Bangkok Love Story actually begins with the time honored first person narration of the hitman, who of course is an alienated loner. Normally Cloud's job is to shoot to kill. For what he thinks will be his last job, he kidnaps a guy named Stone. It's never clearly explained how Stone got his information or what he does exactly, but as a person who has the goods on a mob boss, he is to be eliminated. Why Stone is kidnapped instead of murdered immediately like Cloud's other victims isn't clear either. What Cloud finds out is that Stone is a person of honor, unlike the criminals that Cloud is usually after. Cloud's sense of ethics forbids him to shoot Stone, and the two make a run for it. The gangsters that Cloud works for have a warehouse full of Buddhist statues, an unusual location for a shoot out. What makes the scene even stranger is that this is a commercial Thai film, released without problem by the same censorship board who went apoplectic over a guitar playing Buddhist monk in Sydromes and a Century.

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Stone nurses the the wounded Cloud back to health in Cloud's hideout, a penthouse in an abandoned building. The man who was introduced with his cutie pie wife looks longingly at Cloud, taking advantage of the illness to undress Cloud and wash his naked body. Cloud gets healthy enough to bathe himself but Stone offers to wash Cloud's back. Of course Stone washed more than Cloud's back, and the two start smooching before doing the hibbidy dibbidy. Cloud soon sends Stone away, to walk home to his mansion wearing nothing but his form fitting tighty whities. Stone's wife, Sand, can not understand why Stone has been distant with her. It isn't until she see Stone and Cloud get up close and personal in the rain that she knows the truth about her husband. In the following scene, Sand wonders how she was so oblivious to the wedding videos of Stone holding hands with his best man.

What struck me about Bangkok Love Story is that the man who got some cheap laughs from a parody of Brokeback Mountain made a film that has succeeded with audience and critics, a gay love story that will probably be parodied by other Thai filmmakers, if it hasn't been already. The mawkishness of Bangkok Love Story is stressed by the gushing strings. Imagine, if you will, a vintage Warner Brothers weepie, with Leslie Howard leaving Bette Davis for Humphrey Bogart, to the musical accompaniment of Max Steiner. The effect is an overload of melodrama and beefcake. I could be very wrong about this, but I think the real audience for Bangkok Love Story is actually girls who like to see man on man action. As a sometimes chronicler of Thai films, I do find it encouraging that a new Thai film that is neither a ghost story nor martial arts adventure has a DVD release in the U.S. Now if only Love of Siam, Me . . .Myself and Ploy will follow . . .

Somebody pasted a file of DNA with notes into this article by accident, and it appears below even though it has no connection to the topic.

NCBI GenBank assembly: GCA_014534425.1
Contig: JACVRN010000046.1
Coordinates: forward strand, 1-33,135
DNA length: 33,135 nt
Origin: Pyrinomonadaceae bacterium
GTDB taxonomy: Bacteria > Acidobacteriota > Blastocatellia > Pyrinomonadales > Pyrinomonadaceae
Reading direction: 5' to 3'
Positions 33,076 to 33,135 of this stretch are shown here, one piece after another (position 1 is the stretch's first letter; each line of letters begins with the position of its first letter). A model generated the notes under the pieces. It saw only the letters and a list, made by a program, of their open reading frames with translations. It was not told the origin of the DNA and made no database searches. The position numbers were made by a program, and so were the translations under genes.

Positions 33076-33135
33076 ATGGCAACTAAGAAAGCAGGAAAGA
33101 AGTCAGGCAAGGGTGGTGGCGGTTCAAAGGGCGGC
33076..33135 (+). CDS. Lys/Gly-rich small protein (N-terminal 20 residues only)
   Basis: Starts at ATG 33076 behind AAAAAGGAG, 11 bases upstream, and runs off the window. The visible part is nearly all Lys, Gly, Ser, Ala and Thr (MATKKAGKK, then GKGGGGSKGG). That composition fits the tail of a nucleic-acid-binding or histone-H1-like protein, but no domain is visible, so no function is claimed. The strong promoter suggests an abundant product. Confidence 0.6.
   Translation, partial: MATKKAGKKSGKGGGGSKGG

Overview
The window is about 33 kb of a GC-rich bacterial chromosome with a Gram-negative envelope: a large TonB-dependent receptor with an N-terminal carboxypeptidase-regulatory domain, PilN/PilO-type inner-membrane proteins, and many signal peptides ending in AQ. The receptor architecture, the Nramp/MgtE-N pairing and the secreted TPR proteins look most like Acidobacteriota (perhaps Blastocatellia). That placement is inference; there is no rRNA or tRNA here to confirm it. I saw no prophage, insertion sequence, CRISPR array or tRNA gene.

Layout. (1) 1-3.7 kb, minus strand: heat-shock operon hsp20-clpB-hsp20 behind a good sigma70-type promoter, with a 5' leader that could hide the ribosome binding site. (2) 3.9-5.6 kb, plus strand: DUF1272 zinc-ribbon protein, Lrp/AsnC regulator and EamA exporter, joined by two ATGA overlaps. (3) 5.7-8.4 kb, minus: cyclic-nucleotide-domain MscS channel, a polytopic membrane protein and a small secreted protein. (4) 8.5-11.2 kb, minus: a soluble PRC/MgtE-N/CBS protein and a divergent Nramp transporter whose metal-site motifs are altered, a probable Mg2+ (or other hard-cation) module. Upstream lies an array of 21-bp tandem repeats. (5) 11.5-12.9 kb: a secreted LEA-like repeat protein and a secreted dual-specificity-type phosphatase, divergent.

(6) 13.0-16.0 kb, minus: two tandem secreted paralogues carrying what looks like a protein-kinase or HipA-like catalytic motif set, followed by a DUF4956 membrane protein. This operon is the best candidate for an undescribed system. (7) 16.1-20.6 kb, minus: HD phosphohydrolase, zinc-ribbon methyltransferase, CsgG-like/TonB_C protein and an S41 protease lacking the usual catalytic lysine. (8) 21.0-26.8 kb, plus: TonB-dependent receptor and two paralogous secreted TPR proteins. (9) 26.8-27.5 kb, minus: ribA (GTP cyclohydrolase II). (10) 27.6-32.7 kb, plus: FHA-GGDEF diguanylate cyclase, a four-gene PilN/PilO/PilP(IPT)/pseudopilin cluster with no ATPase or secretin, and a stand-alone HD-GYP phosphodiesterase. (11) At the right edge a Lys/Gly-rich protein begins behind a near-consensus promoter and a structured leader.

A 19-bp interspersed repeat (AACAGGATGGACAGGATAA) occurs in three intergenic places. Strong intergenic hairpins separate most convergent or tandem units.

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Posted by Peter Nellhaus at 12:00 AM | Comments (8)

August 24, 2008

Coffee Break

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Emmanuelle Riva in Hiroshima, Mon Amour (Alain Resnais - 1959)

Posted by Peter Nellhaus at 12:07 AM

August 22, 2008

Movies about Movies Blog-a-thon: H Story

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Nobuhiro Suwa - 2001
Panorama Entertainment Region 3 DVD

It has been over thirty years since I had seen Hiroshima, Mon Amour. Since I had decided to write about H Story, it seemed necessary to revisit the source of inspiration. While I had recalled that part of the film, like the novels of Marguerite Duras, was about the veracity of memories, I had forgotten completely another part of the film. Emmanuelle Riva portrays an actress who is in Hiroshima to make a movie about Hiroshima, specifically about the event that literally shook the world. For a few minutes, Resnais films the filming of that movie. Within the context of H Story, not only is it a movie about making a movie, but additionally it is about remaking a movie that itself was partially about filmmaking. The mobius strip doesn't stop there, though.

H Story is additionally about the physical nature of film. For a while there is a visual distinction between the main narrative and the film being made with use of different film stocks. Eventually that distinction is lost. Parts of scenes including those with dialogue, are without sound, and the flare of exposed film is seen more than once. In these ways, H Story is self referential, more so than other, similar films. The device is more closely analogous to that of a novelist like Tom Robbins who breaks off from the storytelling to digress on the act of writing.